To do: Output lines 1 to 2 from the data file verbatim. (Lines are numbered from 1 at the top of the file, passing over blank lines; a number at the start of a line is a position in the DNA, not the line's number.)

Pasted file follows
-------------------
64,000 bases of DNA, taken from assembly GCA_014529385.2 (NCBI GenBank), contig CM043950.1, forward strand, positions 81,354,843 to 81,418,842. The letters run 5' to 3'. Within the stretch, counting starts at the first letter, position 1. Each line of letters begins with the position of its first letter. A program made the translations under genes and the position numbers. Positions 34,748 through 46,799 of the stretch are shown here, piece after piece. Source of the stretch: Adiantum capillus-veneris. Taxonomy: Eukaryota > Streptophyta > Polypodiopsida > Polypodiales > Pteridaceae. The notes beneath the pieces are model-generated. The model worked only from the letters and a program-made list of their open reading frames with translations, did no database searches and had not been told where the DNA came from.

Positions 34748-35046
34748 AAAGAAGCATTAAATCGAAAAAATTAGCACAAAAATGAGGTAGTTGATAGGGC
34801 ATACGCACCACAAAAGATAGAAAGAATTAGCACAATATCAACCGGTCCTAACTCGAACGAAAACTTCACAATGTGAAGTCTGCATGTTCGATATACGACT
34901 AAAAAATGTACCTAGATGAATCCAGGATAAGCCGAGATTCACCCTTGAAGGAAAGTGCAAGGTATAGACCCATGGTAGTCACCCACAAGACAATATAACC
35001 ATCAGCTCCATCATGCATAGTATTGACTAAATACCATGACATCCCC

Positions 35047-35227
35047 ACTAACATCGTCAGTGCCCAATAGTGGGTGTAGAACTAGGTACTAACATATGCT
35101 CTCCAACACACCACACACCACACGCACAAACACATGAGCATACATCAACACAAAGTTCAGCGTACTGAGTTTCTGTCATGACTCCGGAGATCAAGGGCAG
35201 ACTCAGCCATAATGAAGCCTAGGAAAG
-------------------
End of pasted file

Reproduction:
64,000 bases of DNA, taken from assembly GCA_014529385.2 (NCBI GenBank), contig CM043950.1, forward strand, positions 81,354,843 to 81,418,842. The letters run 5' to 3'. Within the stretch, counting starts at the first letter, position 1. Each line of letters begins with the position of its first letter. A program made the translations under genes and the position numbers. Positions 34,748 through 46,799 of the stretch are shown here, piece after piece. Source of the stretch: Adiantum capillus-veneris. Taxonomy: Eukaryota > Streptophyta > Polypodiopsida > Polypodiales > Pteridaceae. The notes beneath the pieces are model-generated. The model worked only from the letters and a program-made list of their open reading frames with translations, did no database searches and had not been told where the DNA came from.

Positions 34748-35046